Public speaking guide to master your speaking, communication and presentation skills

Guide to Public Speaking

New to Public Speaking? Need to improve your skills before a big event? This guide to public speaking provides comprehensive information you need to master your speaking, communication and presentation skills.

What is public speaking?

Public speaking is the act of speaking to a live audience in a structured manner, in order to inform, entertain or persuade them. There are many aspects to public speaking, from picking a topic and writing a speech, to answering questions from the audience.

This guide is designed to describe all areas of public speaking, from developing effective communication skills, to understanding the types of writing principles, to understanding the tools and services available to help you improve. If you simply want to improve your speaking skills, or are nervous about an upcoming presentation, we’re here to help.

Why do I need to practice public speaking?

In the 21st century, you must communicate effectively to succeed. It can be the difference between landing your dream job, winning a multi-million dollar contract or delivering a moving speech at a wedding. More and more we are required to speak in public, at conferences, during business meetings, accepting awards, teaching a class, during media events and many other occasions.

Don’t let your fear of public speaking or lack of communication skills stop you reaching your goals in life.

Guide to public speaking and presentations

Coping with nerves and anxiety

Public speaking is one of the most common anxieties in the world. We overthink the consequences of messing up, deliberating over what people will think both of the speech and us as a person. It’s important to note that after giving a speech, most presenters think it has gone badly, when in reality it was well received by the audience.

Stressful environments cause the body to tense up and release adrenaline to all non-essential functions. This starves your speaking of resources. We also don’t breathe deeply enough due to the pressure, our breaths are short and shallow. This restricts your voice to a narrow range, making the presentation appear dull and uninteresting. Focus on taking deliberate pauses and deep breaths throughout.

Some speaking skills which will help your nerves before the big event:

  • Know your material well, practice for several hours
  • Try and slow down the speed at which you talk while practicing
  • Memorize the first three lines of your speech
  • Note several places to take a deep breath, filling your lungs and allowing you to use your voice fully
  • Take a drink with you, allowing you to take a deliberate pause

Rehearsing many times is the key to reducing nerves. Remember, it’s never goes as bad as you think it has.

History of public speaking

The study of public speaking began about 2,500 years ago in ancient Athens. Men were required to give speeches as part of their civic duties, which included speaking in legislative assembly and at court (sometimes to defend themselves). Citizens would meet in the marketplace and debate issues on war, economics and politics. Good speaking skills were also essential for a prominent social life and mixing with the wealthy.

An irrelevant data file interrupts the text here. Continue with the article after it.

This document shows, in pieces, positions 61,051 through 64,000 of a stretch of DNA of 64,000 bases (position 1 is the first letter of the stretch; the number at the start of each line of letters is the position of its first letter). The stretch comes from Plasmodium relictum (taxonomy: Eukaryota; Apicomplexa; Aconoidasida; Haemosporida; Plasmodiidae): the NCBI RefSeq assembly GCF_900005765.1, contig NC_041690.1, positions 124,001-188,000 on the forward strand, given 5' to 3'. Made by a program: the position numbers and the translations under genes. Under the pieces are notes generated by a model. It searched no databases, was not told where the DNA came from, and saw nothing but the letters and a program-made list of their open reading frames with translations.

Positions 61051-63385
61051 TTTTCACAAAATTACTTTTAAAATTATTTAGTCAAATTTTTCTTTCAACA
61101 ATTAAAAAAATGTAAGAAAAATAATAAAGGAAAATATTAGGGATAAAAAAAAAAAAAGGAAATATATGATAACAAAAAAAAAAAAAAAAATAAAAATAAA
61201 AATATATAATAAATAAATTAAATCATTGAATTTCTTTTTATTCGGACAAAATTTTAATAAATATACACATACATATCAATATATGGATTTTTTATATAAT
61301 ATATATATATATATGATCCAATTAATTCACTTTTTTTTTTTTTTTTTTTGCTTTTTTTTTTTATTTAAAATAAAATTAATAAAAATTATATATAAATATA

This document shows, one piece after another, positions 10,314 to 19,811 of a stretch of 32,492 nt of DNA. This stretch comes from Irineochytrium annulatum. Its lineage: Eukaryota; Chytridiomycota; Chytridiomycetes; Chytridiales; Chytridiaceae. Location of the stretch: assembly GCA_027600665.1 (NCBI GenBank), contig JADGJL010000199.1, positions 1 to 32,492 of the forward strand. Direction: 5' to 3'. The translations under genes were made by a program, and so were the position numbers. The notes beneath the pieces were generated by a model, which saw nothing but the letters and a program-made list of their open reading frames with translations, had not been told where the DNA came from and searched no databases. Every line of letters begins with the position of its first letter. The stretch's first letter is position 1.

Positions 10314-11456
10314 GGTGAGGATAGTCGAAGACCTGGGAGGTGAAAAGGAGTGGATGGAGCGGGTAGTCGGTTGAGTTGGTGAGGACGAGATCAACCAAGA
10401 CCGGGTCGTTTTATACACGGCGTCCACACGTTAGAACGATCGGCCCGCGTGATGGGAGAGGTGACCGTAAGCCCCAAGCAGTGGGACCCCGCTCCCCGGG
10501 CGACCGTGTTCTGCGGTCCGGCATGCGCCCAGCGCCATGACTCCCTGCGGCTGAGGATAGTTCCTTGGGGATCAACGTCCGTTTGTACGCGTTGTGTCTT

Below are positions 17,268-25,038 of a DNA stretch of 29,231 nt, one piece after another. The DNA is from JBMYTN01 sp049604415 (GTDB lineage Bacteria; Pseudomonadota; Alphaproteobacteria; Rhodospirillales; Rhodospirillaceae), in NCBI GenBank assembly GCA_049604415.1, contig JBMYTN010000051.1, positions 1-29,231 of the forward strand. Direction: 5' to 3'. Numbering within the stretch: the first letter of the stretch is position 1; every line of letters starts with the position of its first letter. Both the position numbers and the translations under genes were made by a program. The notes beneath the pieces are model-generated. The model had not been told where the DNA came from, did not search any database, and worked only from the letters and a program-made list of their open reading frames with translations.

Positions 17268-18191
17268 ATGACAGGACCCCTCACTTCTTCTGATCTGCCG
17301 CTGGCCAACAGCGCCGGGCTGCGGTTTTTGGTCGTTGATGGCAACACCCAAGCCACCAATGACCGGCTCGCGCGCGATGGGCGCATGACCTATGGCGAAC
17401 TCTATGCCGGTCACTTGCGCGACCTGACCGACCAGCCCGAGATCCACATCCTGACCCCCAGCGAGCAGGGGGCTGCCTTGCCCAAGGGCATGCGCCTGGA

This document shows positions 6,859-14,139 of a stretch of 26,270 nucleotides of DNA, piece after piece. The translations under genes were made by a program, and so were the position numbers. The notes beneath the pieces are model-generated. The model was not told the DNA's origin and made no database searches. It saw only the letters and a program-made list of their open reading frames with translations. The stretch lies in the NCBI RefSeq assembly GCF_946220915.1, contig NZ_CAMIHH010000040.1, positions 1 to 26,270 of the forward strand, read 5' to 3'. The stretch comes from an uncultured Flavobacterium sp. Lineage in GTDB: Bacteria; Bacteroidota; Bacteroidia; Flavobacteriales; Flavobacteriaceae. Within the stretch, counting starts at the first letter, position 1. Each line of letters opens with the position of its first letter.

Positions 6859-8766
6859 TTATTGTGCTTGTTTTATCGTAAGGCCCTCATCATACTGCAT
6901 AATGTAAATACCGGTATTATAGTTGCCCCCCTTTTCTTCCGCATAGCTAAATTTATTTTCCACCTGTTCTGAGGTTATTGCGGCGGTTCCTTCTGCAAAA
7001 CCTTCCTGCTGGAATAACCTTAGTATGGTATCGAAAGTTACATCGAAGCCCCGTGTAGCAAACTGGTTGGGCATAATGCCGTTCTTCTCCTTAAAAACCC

First speaking guides and models

Aristotle and Quintilian were among the most famous ancient scholars, giving public speaking definitive rules and models. Aristotle defined rhetoric as the means of persuasion in reference to any subject. Quintilian published a twelve-volume textbook on rhetoric and many of these references are still used today by politicians.

Throughout the 20th century, speaking in public has once again become crucial to succeed in many careers. Schools and universities started offering courses and lectures on communication skills. Online material and courses have also become popular with the rise of the internet.

How can I improve?

Practicing is essential to develop your communication skills and confidence. Famously, the motivational guru Tony Robbins would book in multiple public speaking engagements every week so that he could improve his speaking craft. You don’t have to take it to this level, practicing once a month will improve your communication skills hugely.

Try Toastmasters

There are several organisations available to practice and get tips, such as Toastmasters (a club for aspiring speakers of all levels). These clubs provide a low risk way to practice in front of a live audience, where it’s okay to mess up your speech.

Record yourself with a video camera

If you prefer to practice alone, try recording yourself and reviewing your body language and tone of voice. You’d be surprised by how different we believe the speech has gone to how it actually went. We also recommend working with a colleague who can provide valuable feedback. Ensure the feedback is specific and impersonal, relating to what they saw in the moment of your behaviour.

Use a virtual reality app

There are many tools out there to help you practice, including virtual reality apps which place you in a realistic environment with an animated audience. You can also take training courses, seminars, listen to audiobooks and present to groups of friends.

Record yourself while presenting – it’s an excellent way to improve to critique yourself.